Dean Yannis C. Yortsos
Yannis C. Yortsos, who had been serving as dean on an interim basis since June 2005, has been named permanent Dean of the University of Southern California Andrew and Erna Viterbi School of Engineering. The announcement was made by Provost C. L. Max Nikias on behalf of President Steven B. Sample.
His appointment comes at a symbolic time with the school celebrating its centennial. Effective June 1, it is the culmination of an eight-month international search in which the search committee identified and reviewed more than 200 candidates for the position.
“Yannis Yortsos has shown tremendous leadership skills since arriving at USC,” Sample said. “He is a world-class scholar who understands the Viterbi School's limitless potential, and he also understands how to mobilize the school's faculty, students, alumni and staff to fulfill that potential.”
Provost Nikias said: "Professor Yortsos has won acclaim for describing what the 'new engineer' of the 21st century must look like. He has argued that the future of engineering -- as well as that of other disciplines that seek to impact our world -- will require a ‘seamless blending of left-brain and right brain skills,’ which necessitates creative alliances between engineers and counterparts in other sciences, the social sciences, the humanities and the arts."
Nikias, who co-chaired the international search with Brian Hendersoln, dean of the Keck School of Medicine at USC, said that Yortsos has laid out ambitious strategies to enhance the school's profile as an elite institution, by building additional strength and diversity within the school's faculty and student body, continuing aggressive fundraising efforts, and furthering ongoing efforts to build global partnerships that offer new possibilities for education and research.
Yortsos is a distinguished and internationally known chemical engineer who has held the Chester F. Dolley Professor of Petroleum Engineering since 1975. He is highly regarded for innovative work in chemical engineering relating to the mechanics of fluids in porous media, and in petroleum engineering relating to oil recovery. He earned a diploma in chemical engineering from the National Technical University in Athens, Greece. After coming to the United States for graduate work, he earned an M.S. and a Ph.D. in chemical engineering from Caltech.
Yannis C. Yortsos, Steven B. Sample, and C.L. Max Nikias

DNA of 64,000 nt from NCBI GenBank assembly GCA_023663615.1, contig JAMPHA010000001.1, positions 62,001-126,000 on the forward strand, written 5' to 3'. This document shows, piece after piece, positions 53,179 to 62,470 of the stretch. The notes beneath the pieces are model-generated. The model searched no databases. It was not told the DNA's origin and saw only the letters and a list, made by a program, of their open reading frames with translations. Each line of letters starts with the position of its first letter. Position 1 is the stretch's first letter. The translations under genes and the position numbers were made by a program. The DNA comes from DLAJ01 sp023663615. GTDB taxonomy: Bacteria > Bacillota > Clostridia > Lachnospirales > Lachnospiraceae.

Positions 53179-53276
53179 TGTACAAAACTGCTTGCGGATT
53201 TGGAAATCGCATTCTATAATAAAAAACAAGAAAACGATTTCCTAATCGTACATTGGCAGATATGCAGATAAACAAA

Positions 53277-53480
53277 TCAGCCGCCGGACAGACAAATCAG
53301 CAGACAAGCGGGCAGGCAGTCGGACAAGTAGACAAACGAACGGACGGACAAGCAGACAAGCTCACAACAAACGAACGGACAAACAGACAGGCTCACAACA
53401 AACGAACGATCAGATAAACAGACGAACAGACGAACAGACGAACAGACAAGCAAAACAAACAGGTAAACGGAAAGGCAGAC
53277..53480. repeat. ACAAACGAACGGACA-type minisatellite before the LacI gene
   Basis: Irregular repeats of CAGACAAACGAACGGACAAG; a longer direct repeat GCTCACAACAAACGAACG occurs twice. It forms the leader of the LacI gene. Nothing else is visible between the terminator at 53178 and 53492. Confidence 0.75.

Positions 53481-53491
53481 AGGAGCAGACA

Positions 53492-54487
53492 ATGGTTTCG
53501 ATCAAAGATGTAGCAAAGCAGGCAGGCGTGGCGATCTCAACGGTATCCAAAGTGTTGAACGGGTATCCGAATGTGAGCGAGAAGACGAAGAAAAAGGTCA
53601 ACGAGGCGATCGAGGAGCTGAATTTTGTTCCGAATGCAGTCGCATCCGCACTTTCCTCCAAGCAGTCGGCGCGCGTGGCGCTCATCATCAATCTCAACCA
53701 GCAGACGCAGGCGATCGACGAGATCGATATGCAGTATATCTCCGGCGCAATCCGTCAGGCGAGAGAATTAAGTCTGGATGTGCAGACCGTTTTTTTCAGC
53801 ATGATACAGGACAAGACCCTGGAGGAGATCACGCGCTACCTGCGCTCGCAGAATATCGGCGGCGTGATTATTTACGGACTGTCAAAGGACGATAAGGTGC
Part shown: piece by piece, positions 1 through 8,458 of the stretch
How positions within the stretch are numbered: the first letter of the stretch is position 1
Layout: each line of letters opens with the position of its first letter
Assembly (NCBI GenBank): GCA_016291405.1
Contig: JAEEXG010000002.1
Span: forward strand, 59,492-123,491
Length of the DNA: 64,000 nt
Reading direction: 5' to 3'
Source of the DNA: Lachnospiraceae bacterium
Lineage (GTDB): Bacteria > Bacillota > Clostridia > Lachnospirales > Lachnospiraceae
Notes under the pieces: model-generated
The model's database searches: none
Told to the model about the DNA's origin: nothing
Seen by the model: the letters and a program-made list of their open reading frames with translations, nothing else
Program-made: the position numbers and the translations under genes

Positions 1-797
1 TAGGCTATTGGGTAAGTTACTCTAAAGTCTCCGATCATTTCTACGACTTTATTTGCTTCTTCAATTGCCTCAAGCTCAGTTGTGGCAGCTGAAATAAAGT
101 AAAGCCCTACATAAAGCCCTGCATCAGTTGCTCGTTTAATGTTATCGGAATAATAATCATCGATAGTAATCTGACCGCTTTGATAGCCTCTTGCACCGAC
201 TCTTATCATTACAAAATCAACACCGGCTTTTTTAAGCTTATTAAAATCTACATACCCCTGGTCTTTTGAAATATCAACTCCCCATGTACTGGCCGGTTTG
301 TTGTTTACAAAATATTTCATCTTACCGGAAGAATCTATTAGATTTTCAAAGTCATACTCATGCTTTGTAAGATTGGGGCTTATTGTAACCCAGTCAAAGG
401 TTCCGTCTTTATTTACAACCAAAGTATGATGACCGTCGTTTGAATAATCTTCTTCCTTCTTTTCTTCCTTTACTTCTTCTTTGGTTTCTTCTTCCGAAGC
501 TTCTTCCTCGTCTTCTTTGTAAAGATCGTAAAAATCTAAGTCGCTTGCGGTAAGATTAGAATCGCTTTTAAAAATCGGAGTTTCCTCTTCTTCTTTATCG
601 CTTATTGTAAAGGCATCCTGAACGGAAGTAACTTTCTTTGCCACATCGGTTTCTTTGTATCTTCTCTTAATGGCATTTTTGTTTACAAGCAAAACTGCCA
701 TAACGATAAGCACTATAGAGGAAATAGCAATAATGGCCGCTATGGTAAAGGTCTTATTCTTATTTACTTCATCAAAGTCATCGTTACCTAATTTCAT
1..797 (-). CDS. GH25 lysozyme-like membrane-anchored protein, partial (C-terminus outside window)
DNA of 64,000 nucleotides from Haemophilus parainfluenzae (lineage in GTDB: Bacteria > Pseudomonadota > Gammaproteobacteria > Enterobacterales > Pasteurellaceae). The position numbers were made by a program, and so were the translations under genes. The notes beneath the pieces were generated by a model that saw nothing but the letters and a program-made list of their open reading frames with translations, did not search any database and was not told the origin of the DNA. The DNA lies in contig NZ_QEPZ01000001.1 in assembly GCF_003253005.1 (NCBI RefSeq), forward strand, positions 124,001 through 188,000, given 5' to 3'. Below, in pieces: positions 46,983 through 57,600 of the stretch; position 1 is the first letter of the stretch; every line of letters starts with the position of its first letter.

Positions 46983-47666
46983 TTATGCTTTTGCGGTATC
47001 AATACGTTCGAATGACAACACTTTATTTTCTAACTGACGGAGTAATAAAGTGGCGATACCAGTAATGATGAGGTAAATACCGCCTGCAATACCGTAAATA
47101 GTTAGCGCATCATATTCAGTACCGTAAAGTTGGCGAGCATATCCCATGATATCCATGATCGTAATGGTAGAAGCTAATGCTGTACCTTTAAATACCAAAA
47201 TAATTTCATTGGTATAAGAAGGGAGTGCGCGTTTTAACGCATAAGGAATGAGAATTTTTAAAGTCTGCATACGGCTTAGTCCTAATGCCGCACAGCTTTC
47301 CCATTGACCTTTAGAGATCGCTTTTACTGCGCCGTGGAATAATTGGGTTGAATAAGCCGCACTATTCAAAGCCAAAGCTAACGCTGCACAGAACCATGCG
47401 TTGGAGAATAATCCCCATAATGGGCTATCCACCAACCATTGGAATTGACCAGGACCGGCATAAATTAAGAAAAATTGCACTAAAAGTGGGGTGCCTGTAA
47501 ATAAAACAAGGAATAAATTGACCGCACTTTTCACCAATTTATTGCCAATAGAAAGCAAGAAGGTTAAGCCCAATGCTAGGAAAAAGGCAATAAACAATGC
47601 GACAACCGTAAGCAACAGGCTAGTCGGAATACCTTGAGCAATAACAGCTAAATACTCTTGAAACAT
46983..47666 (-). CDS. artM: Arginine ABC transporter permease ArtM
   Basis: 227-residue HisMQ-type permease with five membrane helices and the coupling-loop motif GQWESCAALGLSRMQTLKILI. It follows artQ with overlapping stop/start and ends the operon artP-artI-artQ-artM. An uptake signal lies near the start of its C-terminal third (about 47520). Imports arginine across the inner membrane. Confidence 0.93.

From 1991 to 1997, Yortsos chaired the Viterbi School's Department of Chemical Engineering. He served as the Viterbi School's associate dean and then senior associate dean for academic affairs during the four years that Nikias served as dean. When Nikias was named to the post of USC Provost, he immediately tapped Yortsos to serve as dean for an interim period.
During his time overseeing the Viterbi School's academic affairs, Yortsos facilitated an impressive overhaul of the undergraduate curriculum, and the school enjoyed significant gains in student strength and in the quality of academic programs for freshmen.
He also presided over the merging of two departments -- chemical engineering, including its petroleum engineering program, and materials science – that now form the Mork Family Department of Chemical Engineering and Materials Science, named when alumnus John Mork (BSPE ’70) endowed it with a $15 million gift. Alumnus Ken Klein (BS BMEE ’82) established the Klein Institute for Undergraduate Engineering Life also during the period that Yortsos served as dean for an interim period.
"I am humbled and honored to be named Dean of the USC Viterbi School of Engineering,” Yortsos said in accepting the position. “The school has become a global leader in innovations in engineering, and I am thrilled to be part of its future enhancement and growth. In this century, engineering will flourish in exciting new areas that require interdisciplinary research and teaching, and alliances across disciplines and across the globe. I am convinced that with the continuing, unparalleled help of our friends, the Viterbi school will reach new heights of excellence in creating new paradigms of engineering education and research.”